Dworkin RH, Bates D, Millar JHD, Patry DW. Linoleic acid and multiple sclerosis - a reanalysis of three double blind trials. Neurology 34: 1984.
rat study
Holman RT. The ratio of trienoic: tetranoic acids in tissue lipids as a measure of essential fatty acid requirement. J. Nutr. 70: 405, 19GO.

for this item, no useful descriptive info found online. no indication that there is any info on consumption or geographic distribution
Considine DM. Food and Food Products Encyclopedia. Von Nostrand Reinhold Co. New York, N.Y. 1982.

can't seem to check this yearbook out online:
Food and Agricultural Organization of the United Nations. Production Yearbook. FAO, Rome, 1975-1983.

a bunch of these are available, all of which refer to the yearbook:
The state of food and agriculture http://www.fao.org/docrep/017/ap656e/ap656e.pdf

i'm not sure what a production yearbook says about consumption exactly. in the one seemingly related doc i've found so far, of 19 references to pigmeat, 3 pieces o quantitative data describe volume of exports globally, and western europe's share of import vs export volume. not regionally comprehensive, in this one at least.

this next item can't be readily reviewed. available online docs refer to baby food, fruits/juices and fats/oils

Watt BK, Merrill AL. Computation of foods. Agriculture Handbook, No. 8. U.S. Dept. of Agriculture, Consumer and Food Economics Institute, Washington,
D.C., 1975.

overall, i'm not convinced by this article. published in med hypotheses.
does anyone know if any other author or authors have been able to replicate this study's approach and its findings?

on to the next thing:


Nutritional factors in the aetiology of multiple sclerosis: a case-control study in Montreal, Canada (1998)
https://academic.oup.com/ije/article/27/5/845/652592

"The relation between nutritional factors and MS was studied among 197 incident cases and 202 frequency matched controls in metropolitan Montreal during 1992-1995...

"With respect to specific foods (as opposed to nutrients), a higher intake of fruit juices was inversely associated with risk (OR = 0.82; 95% CI: 0.74-0.92)."

"A protective effect was also observed with cereal/breads intake for all cases combined (OR = 0.62; 95% CI: 0.40-0.97) and for fish among women only"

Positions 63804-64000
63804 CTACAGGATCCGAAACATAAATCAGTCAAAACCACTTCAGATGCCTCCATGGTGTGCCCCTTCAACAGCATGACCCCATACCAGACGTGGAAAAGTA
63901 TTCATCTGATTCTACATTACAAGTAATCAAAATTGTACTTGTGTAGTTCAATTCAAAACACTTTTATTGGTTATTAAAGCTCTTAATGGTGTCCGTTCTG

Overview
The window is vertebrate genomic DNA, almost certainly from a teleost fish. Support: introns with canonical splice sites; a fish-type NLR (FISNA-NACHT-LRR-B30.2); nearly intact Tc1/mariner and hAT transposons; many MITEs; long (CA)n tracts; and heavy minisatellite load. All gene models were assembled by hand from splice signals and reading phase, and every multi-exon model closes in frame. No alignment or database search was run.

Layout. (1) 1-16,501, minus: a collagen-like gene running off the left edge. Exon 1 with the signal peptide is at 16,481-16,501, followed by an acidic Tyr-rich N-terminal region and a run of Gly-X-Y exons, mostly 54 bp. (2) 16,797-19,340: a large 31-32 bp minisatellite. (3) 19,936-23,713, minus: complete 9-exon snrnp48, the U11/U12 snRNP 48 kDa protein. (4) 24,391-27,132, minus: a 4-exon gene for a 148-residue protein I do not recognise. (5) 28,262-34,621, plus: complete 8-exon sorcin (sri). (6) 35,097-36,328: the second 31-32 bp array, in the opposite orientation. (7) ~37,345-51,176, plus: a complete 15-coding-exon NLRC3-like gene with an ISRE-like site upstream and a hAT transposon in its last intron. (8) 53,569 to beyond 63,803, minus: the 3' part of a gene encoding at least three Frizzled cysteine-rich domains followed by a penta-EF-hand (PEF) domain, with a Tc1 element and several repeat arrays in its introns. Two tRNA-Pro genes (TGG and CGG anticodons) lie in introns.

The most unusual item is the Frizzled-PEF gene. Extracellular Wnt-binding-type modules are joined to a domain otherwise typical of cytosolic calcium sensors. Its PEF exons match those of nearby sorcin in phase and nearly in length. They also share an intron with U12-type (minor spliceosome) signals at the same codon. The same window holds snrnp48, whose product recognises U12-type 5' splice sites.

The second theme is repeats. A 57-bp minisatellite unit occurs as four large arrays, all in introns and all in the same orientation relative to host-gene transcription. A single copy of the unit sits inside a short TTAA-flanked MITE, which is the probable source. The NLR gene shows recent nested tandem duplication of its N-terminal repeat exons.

"pork/hot dogs (OR = 1.24; 95% CI: 1.02-1.51) and sweets/candy (OR = 1.29; 95% CI: 1.07-1.55) were positively associated with risk."

"Table 4 depicts the risk of MS per 100-g unit intakes of various foods or food groups. The meat group, consisting of pork, ham, luncheon meat, hot dogs, sausages or other processed meats, augmented risk in all subjects (OR = 1.24; 95% CI: 1.02-1.52)."

so smallish study, meat group including pork (with an emphasis on processed products) augments risk. i'm not quite sure how to interpret risk "per 100g unit"

next, a huge study n, meat group includes pork, relative risk varies across intake quintiles
:

Dietary Fat in Relation to Risk of Multiple Sclerosis among Two Large Cohorts of Women (2000)
https://pdfs.semanticscholar.org/aea9/0 ... 0c4287.pdf

For the analyses presented here, women were excluded from the 1980 baseline population if they completed a 1980 dietary questionnaire with an implausible total energy intake (i.e., <500 or >3,500 kcal/day) or if they left more than 10 food items blank. These exclusions left a total of 92,422 women for the analyses.

The associations between the food groups high in fat and the risk of MS are presented in table 4. Intakes of dairy products, fish or other seafood, red meats, poultry, and processed meats were also not significantly associated with the risk of MS.

from table 4
relative risk by intake quintile for processed meats (incl bacon)
...........................RR.....95% CI........RR.....95% CI........RR.....95% CI.........RR.....95% CI........RR.....95% CI......p for trend
Pooled NHS I/II.....1.0......................1.3.....(0.8,2.1)......1.2.....(0.8, 2.0) .....1.3....(0.8, 2.1).....1.0....(0.6, 1.7) 0.68

another smallish study, finds high weekly meat intake but not specifically high weekly pork intake increaes risk of ms:

Risk factors of multiple sclerosis: a case-control study (2003)
https://www.ncbi.nlm.nih.gov/pubmed/14658040

"The variables associated with a significant risk of MS included: contact with animals in general and with pet birds and fowls in particular; consumption of meat five or
more time per week; vaccination against measles, rubella, mumps and varicella; right-handedness; family history of MS, autoimmune disease, thyroiditis, rheumatic disorders, diabetes mellitus and migraine; and comorbidity with autoimmune diseases and migraine...

"Table 1 Presence of familial and environmental risk factors associated with multiple sclerosis (MS) in 140 cases and 131 controls. Odds ratios (OR) and 95% confidence intervals (CI) are presented
Variable.............................................Cases (n=140)..........Controls (n=131).............OR 95%................CI